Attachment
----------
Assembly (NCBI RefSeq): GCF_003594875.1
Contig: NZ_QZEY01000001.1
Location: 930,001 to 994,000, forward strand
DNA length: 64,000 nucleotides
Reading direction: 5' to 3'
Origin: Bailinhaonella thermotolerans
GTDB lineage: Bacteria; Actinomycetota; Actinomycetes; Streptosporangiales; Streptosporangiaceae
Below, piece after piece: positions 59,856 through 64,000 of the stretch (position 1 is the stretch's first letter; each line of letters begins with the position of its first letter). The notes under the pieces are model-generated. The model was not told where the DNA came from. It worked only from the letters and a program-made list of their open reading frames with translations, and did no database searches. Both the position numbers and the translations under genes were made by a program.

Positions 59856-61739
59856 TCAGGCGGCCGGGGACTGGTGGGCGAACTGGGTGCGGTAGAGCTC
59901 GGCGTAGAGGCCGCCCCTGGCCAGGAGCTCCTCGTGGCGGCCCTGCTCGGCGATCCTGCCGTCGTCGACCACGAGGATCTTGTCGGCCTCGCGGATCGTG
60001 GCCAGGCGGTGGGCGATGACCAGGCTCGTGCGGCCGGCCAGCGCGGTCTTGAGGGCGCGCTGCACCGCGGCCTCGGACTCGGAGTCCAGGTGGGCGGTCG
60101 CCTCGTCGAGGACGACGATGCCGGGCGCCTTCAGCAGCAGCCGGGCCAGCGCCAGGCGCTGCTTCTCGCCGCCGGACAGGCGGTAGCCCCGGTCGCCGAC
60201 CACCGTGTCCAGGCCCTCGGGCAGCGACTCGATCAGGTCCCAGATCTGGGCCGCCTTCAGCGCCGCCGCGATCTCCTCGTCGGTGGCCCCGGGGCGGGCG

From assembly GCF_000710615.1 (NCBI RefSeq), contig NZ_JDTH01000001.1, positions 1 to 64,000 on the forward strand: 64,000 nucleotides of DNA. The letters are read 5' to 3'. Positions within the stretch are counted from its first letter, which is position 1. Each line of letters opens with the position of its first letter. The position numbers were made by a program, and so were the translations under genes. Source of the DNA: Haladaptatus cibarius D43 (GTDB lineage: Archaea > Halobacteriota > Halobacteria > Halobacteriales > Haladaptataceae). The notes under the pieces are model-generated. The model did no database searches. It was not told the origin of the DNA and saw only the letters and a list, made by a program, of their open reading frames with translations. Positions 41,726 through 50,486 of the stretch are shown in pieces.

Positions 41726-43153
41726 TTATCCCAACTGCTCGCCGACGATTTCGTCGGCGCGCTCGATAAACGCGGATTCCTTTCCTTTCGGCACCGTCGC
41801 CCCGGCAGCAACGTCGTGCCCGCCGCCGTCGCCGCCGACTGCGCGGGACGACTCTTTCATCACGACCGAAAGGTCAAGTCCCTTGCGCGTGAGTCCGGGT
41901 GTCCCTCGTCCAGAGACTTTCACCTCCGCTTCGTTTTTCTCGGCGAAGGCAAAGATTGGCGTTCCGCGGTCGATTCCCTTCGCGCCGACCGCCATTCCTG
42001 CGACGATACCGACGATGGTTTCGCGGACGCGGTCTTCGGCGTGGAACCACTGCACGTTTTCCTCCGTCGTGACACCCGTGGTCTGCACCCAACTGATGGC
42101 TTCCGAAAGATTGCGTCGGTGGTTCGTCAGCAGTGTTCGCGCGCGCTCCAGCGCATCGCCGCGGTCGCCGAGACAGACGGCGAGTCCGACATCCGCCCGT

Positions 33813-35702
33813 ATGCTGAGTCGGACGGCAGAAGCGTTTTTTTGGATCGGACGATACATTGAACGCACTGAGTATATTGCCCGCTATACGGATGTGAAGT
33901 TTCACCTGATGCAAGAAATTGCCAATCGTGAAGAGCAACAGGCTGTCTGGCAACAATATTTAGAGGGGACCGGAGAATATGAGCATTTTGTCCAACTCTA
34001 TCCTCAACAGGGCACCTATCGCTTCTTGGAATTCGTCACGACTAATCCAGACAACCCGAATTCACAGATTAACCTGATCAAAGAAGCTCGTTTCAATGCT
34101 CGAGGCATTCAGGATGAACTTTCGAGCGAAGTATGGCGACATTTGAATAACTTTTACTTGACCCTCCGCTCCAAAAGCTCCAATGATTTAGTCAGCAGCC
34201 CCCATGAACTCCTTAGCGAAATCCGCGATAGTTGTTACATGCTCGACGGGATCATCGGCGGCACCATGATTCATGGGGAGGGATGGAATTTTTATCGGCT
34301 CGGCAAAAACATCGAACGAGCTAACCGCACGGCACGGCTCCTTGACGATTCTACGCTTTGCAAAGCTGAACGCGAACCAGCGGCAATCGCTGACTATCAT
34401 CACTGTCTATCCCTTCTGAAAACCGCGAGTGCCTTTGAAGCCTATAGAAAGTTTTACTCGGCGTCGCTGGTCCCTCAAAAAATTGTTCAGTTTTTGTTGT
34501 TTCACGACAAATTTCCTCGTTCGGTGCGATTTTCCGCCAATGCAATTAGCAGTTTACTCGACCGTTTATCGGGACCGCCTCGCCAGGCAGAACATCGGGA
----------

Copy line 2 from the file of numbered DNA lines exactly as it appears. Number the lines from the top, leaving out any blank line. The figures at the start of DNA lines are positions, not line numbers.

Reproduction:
Contig: NZ_QZEY01000001.1